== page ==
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The students of Alpha Chi Sigma, Pacific's chemistry fraternity, turned their $10,000 donation into a $20,000 gift through the Stauffer Challenge Grant

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Stauffer Challenge is Going Strong with Student Support

A $20,000 student gift brings summer research opportunities closer to reality for Pacific chemistry students
Feb 1, 2015

Pacific students are always up for a challenge, and when the opportunity arose to give back to their community, the students of Pacific's chapter of Alpha Chi Sigma, the national chemistry fraternity, didn't miss a beat.

"This was the great opportunity we had been waiting for," said Alec Follmer '14, a former president of Alpha Chi Sigma who majored in biochemistry.

He and fellow members of Alpha Chi Sigma, a national chemistry fraternity, jumped at the chance to turn $10,000 from their chapter's fundraising coffers into a $20,000 gift to the University.

The Stauffer challenge grant, announced in January of 2014, has a goal of matching gifts like Alpha Chi Sigma's, dollar for dollar, up to a potential total of $1 million. The funds will support the John Stauffer Undergraduate Summer Research Endowment in Chemistry and Biochemistry.

When fully funded, the endowment will provide approximately 10 grants every year to undergraduate students at Pacific allowing them to pursue their research, outside of the rigorous school year. Summer research opportunities provide important experience for undergraduate students, often propelling them into additional scholarly research and prestigious graduate programs.

Students like Follmer have seen the impact of undergraduate research first-hand; from his sophomore year, Follmer worked with chemistry Professor Jianhua Ren on her research using sophisticated computational studies of the gas-phase acidity and basicity of organic molecules, experience that led to his acceptance in UC Irvine's highly competitive doctoral program in biochemistry.

Such projects are invaluable to students' futures, according to Ren.

"The Stauffer Challenge Grant will undoubtedly be a great support for students interested in chemistry and conducting meaningful research in chemistry," Ren said. "As a faculty member and a research advisor, working with talented young researchers has been an incredibly rewarding experience."

The Alpha Chi Sigma gift came as a complete surprise to the University.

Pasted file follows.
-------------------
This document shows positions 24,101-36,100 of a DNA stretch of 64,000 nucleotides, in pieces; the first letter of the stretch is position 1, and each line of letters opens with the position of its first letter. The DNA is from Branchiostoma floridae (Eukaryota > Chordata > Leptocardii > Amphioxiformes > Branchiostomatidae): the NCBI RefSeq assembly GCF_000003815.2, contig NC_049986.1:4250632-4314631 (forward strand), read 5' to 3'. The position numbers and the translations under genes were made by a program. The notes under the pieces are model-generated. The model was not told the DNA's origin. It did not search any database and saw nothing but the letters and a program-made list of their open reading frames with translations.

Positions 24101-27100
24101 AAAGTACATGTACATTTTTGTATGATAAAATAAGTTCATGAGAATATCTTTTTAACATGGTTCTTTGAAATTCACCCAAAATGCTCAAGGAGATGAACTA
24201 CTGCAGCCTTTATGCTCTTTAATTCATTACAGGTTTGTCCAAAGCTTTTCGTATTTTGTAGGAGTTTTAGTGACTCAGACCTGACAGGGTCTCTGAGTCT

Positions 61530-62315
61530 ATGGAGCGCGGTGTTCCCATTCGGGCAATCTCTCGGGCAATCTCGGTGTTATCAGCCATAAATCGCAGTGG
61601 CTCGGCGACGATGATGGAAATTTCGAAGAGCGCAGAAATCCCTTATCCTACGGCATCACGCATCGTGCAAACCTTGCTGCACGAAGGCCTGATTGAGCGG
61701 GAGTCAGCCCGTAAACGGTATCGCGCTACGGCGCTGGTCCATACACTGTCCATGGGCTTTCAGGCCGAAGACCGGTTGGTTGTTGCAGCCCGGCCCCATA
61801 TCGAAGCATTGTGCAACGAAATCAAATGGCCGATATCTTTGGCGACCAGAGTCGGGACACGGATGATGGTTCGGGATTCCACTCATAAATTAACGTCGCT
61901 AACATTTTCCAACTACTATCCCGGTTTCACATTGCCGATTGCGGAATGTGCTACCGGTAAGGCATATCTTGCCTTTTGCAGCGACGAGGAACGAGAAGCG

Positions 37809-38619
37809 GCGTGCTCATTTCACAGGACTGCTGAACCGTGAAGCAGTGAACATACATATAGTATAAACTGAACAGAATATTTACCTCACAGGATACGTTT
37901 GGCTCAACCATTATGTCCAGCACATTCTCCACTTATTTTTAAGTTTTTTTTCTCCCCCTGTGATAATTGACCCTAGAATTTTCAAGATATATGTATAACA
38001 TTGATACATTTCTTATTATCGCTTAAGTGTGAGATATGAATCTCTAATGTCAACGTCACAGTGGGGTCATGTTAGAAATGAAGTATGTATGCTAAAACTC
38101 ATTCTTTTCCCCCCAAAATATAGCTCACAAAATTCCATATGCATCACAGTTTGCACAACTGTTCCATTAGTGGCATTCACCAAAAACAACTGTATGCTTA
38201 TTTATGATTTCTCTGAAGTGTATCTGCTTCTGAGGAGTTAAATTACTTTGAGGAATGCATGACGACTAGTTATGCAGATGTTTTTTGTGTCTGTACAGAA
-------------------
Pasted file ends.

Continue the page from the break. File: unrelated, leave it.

"The donation came out of the blue to us," said Andreas Franz, professor and co-chair of the Department of Chemistry. "We are extremely grateful to the students of Alpha Chi Sigma for their generosity. They are not only supporting the short-term objective of helping the university match the Stauffer Challenge grant, but they do so much more: They are effectively investing in a commitment that the chemistry faculty and the University are making into the future education of students in chemistry and biochemistry."

The students of Alpha Chi Sigma had long been raising funds to support the chapter's mission of helping its members achieve their goals and ambitions as chemists through such activities as hosting benefit nights at local restaurants, peddling donuts outside of the University Center, or selling lab books to fellow students.

"One of the great things about Pacific is that people are so willing to give, and the students especially are so willing to give," Follmer said. "Students here give their time, they donate to your cause, they are willing to support you in any way that they can."

Arth Patel '14, who served as president of Alpha Chi Sigma in the fall of 2014, knows that the current generation of millennial students is one that is motivated by a sincere desire to help their fellow students succeed.

"Millennials will give as long as it serves a higher purpose and it's a good investment for them," said Patel in a recent interview with Comstocks Magazine. "When the opportunity is presented in the right way, I think our generation is generous."

And as the brothers and sisters of Alpha Chi Sigma know, there is no better investment than in the future of Pacific students.

"I want another kid who, like me, really loves chemistry, to come here and be provided with the same environment and the same tools and opportunities for success that I had, and for that student to be even more successful than I had ever hoped to be," Follmer said.

To support the Stauffer Challenge Grant, please visit the Stauffer Challenge Grant webpage.

For more ways to support College of the Pacific, please consider making a gift to the College.